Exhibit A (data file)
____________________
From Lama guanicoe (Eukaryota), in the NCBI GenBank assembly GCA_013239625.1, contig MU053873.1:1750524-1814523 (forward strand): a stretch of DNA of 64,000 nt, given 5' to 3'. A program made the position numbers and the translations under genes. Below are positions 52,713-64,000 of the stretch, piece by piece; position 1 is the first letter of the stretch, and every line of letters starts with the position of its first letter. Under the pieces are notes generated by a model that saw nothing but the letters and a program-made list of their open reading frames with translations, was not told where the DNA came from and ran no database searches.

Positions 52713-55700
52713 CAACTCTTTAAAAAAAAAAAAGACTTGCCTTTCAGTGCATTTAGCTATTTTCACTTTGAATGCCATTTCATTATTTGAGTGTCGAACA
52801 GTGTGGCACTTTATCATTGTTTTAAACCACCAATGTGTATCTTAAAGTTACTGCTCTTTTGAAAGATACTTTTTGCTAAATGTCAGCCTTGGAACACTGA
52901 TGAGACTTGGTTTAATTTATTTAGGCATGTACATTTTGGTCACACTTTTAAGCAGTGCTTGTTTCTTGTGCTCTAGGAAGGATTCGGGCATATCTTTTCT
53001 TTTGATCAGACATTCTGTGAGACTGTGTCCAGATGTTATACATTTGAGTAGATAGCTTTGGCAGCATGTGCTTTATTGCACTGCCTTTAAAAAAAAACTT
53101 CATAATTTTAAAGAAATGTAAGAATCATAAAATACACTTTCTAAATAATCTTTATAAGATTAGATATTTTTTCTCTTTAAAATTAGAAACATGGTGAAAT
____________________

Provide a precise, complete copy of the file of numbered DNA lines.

From Lama guanicoe (Eukaryota), in the NCBI GenBank assembly GCA_013239625.1, contig MU053873.1:1750524-1814523 (forward strand): a stretch of DNA of 64,000 nt, given 5' to 3'. A program made the position numbers and the translations under genes. Below are positions 52,713-64,000 of the stretch, piece by piece; position 1 is the first letter of the stretch, and every line of letters starts with the position of its first letter. Under the pieces are notes generated by a model that saw nothing but the letters and a program-made list of their open reading frames with translations, was not told where the DNA came from and ran no database searches.

Positions 52713-55700
52713 CAACTCTTTAAAAAAAAAAAAGACTTGCCTTTCAGTGCATTTAGCTATTTTCACTTTGAATGCCATTTCATTATTTGAGTGTCGAACA
52801 GTGTGGCACTTTATCATTGTTTTAAACCACCAATGTGTATCTTAAAGTTACTGCTCTTTTGAAAGATACTTTTTGCTAAATGTCAGCCTTGGAACACTGA
52901 TGAGACTTGGTTTAATTTATTTAGGCATGTACATTTTGGTCACACTTTTAAGCAGTGCTTGTTTCTTGTGCTCTAGGAAGGATTCGGGCATATCTTTTCT
53001 TTTGATCAGACATTCTGTGAGACTGTGTCCAGATGTTATACATTTGAGTAGATAGCTTTGGCAGCATGTGCTTTATTGCACTGCCTTTAAAAAAAAACTT
53101 CATAATTTTAAAGAAATGTAAGAATCATAAAATACACTTTCTAAATAATCTTTATAAGATTAGATATTTTTTCTCTTTAAAATTAGAAACATGGTGAAAT